— Elizabeth A. Johnson, Creation and the Cross, p. 6

Photo: Iona, Scotland, July 13, 2003

Positive Intention

Wednesday, March 27th, 2019

Positive intention is a central concept in my forgiveness process, and I will teach you to find your positive intention. Positive intention is an unparalleled way to reconnect with your big dreams. Positive intention also helps us to resist depression when a small dream is stifled. It reminds us of our deepest hopes and allows us to mourn our losses.

I have a hypothesis that one of the things we find most difficult about hurts is how we lose sight of our positive intention. When someone is hurt they focus their attention on their pain. They create grievance stories and tell them to others. By doing this, we lose sight of the big picture and of the goals we have for our life. I see time and again that when hurt people reconnect with their noblest goals they gain an immediate burst of power. Finding your positive intention reconnects you with your goals. The sad truth is, your grievances separated you from your most positive goals through your excessive focus on what went wrong.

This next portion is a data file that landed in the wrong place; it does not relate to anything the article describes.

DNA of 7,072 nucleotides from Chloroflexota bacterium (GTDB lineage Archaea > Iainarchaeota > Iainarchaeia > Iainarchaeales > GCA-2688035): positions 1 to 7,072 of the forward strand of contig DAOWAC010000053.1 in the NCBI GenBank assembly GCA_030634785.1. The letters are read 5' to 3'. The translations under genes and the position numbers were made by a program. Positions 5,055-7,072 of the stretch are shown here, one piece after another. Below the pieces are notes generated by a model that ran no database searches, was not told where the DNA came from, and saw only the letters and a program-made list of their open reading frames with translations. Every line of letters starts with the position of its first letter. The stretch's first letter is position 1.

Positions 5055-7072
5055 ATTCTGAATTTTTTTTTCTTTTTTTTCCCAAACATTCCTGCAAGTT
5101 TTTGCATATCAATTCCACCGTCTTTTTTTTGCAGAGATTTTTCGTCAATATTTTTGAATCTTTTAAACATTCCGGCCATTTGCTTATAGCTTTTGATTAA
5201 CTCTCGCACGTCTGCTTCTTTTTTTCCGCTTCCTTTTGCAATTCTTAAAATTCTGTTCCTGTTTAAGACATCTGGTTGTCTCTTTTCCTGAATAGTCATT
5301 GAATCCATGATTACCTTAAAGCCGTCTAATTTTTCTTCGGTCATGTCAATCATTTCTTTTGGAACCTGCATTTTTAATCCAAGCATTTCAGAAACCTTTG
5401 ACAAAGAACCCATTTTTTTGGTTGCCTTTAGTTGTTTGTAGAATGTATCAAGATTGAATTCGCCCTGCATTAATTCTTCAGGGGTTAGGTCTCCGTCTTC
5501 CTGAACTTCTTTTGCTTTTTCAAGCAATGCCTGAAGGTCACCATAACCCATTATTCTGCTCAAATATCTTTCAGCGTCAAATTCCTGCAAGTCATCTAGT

Connecting to your positive intention is the quickest and most direct way to change your grievance story.

— Fred Luskin, Forgive for Goodp. 141-142

Photo: Centreville, Virginia, April 12, 2013

Saved from Sin

Saturday, March 9th, 2019

Matthew 1:21 is a prophecy spoken by an angel to Joseph about the son that would be born to Mary. The angel tells Joseph that Mary’s son will be called “Jesus, for He will save His people from their sins.” The name Jesus means “the Lord saves,” but what does it mean that Jesus will save His people from their sins? Very often when people read and teach this verse, they believe that the angel is telling Joseph that Jesus will be able to purchase the forgiveness of sins for people from God so that they can gain eternal life and go to heaven when they die. But this is not what the angel is saying at all.